US 6220437 B1
This disclosure relates to the manufacture of lites (glass sheets) which have at least a pair of thin spacers applied thereto which maintain the lites in spaced relationship when stacked upon pallets, wrapped and shipped. The spacers are preferably only partially adhered to the lites, either by weak bonding adhesive or electrostatically, and can be readily removed during end-use applications. The spacers are applied automatically during production runs of the lites, and the spacers are applied from above or from below relative to the path of travel of the lites.
1. A stack of sheets comprising a plurality of sheets each having opposite first and second surfaces and a peripheral edge, a plurality of relatively spaced substantially thin flat spacers each having first and second opposite surfaces, adjacent first and second surface areas of the first surface of at least one of said spacers being respectively adhered to and nonadhered to the first surface of each sheet, said nonadhered second area including a peripheral edge portion of said at least one spacer, the second surface of said at least one spacer being in abutment with the second surface of an adjacent sheet whereby said sheets are maintained in adjacent slightly spaced protective relationship with each other, and means binding the plurality of sheets together in a stack.
2. The stack of sheets as defined in claim 1 wherein said sheets are glass and said spacers are static cling vinyl.
3. The stack of sheets as defined in claim 1 wherein said sheets are glass and said spacers are paper.
4. The stack of sheets as defined in claim 1 wherein said sheets are glass and said spacers are adhesive backed paper.
5. The stack of sheets as defined in claim 1 wherein at least said second surface of said at least one spacer includes means for preventing spacer transfer between adjacent sheets.
6. The stack of sheets as defined in claim 1 wherein said sheets are glass and said spacers are adhesively backed paper dots.
7. The stack of sheets as defined in claim 1 wherein said sheets are glass and said spacers are adhesively backed substantially circular paper dots.
8. The stack of sheets as defined in claim 1 including means for adhering said first surface area of each spacer to each sheet first surface, and means for preventing said second surface area of each spacer from adhering to each sheet first surface.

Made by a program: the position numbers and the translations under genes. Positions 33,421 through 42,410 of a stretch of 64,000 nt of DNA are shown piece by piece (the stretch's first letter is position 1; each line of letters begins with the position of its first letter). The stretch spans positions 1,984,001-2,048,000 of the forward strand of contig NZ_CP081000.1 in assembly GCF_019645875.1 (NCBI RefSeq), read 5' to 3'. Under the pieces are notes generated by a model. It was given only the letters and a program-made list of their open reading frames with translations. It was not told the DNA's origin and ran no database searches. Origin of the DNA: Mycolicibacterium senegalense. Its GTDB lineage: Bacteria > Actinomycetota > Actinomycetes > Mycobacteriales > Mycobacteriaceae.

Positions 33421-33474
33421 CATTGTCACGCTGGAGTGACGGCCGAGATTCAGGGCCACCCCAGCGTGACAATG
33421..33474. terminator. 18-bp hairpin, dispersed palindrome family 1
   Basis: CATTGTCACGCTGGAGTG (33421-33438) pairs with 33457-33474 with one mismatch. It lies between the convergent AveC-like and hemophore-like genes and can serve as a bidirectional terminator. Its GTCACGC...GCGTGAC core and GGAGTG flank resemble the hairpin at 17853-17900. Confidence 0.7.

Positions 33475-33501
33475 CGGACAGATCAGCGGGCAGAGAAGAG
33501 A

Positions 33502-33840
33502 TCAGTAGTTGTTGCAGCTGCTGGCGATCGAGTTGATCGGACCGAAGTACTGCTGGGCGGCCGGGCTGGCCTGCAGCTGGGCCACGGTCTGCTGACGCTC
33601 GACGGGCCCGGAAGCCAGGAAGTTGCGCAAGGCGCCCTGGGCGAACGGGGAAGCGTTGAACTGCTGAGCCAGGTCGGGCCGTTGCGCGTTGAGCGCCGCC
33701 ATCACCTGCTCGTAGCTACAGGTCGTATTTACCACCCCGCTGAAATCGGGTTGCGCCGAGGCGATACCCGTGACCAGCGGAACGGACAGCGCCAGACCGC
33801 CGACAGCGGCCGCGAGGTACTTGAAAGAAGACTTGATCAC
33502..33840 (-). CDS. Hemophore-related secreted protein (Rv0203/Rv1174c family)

9. The stack of sheets as defined in claim 8 wherein said adhering means include adhesive characteristics.
10. The stack of sheets as defined in claim 8 wherein said adhering means include static cling characteristics.
11. The stack of sheets as defined in claim 8 wherein said first surface area constitutes a major surface area of each spacer.
12. The stack of sheets as defined in claim 8 wherein said adhering means include a substantially low adhesive strength adhesive.
13. The stack of sheets as defined in claim 8 wherein said preventing means is a nonadhering covering upon said second surface area.
14. The stack of sheets as defined in claim 8 wherein said adhering means is upon said first and second surface areas, and said preventing means overly said adhering means at said second surface area.
15. The stack of sheets as defined in claim 8 wherein said first and second surface areas include said adhering means, and said preventing means overly said adhering means at said second surface area.
16. The stack of sheets as defined in claim 8 wherein said adhering means is upon said first and second surface areas, said preventing means overly said adhering means at said second surface area, and said adhering means include adhesive characteristics.
17. The stack of sheets as defined in claim 8 wherein said adhering means is upon said first and second surface areas, said preventing means overly said adhering means at said second surface area, and said adhering means include static cling characteristics.
18. The stack of sheets as defined in claim 8 wherein said adhering means is upon said first and second surface areas, said preventing means overly said adhering means at said second surface area, and said adhering means include an adhesive.
19. The stack of sheets as defined in claim 8 wherein said adhering means is upon said first and second surface areas, said preventing means overly said adhering means at said second surface area, and said preventing means is a nonadhering covering upon said second surface area.
20. The stack of sheets as defined in claim 8 wherein said first and second surface areas include said adhering means, said preventing means overly said adhering means at said second surface area, and said adhering means include static cling characteristics.
21. The stack of sheets as defined in claim 8 wherein said first and second surface areas include said adhering means, said preventing means overly said adhering means at said second surface area, said adhering means include static cling characteristics, and said preventing means is a nonadhering covering upon said second surface area.
22. The stack of sheets as defined in claim 8 wherein said first and second surface areas include said adhering means, said preventing means overly said adhering means at said second surface area, said adhering means include static cling characteristics, and said preventing means is a nonadhering paper covering upon said second surface area.
1. Field of the Invention
The present invention relates to the manufacture of lites (glass sheets or glass panels) which are eventually stacked in relatively intimated, though spaced, relationship to each other.
2. Description of the Relevant Art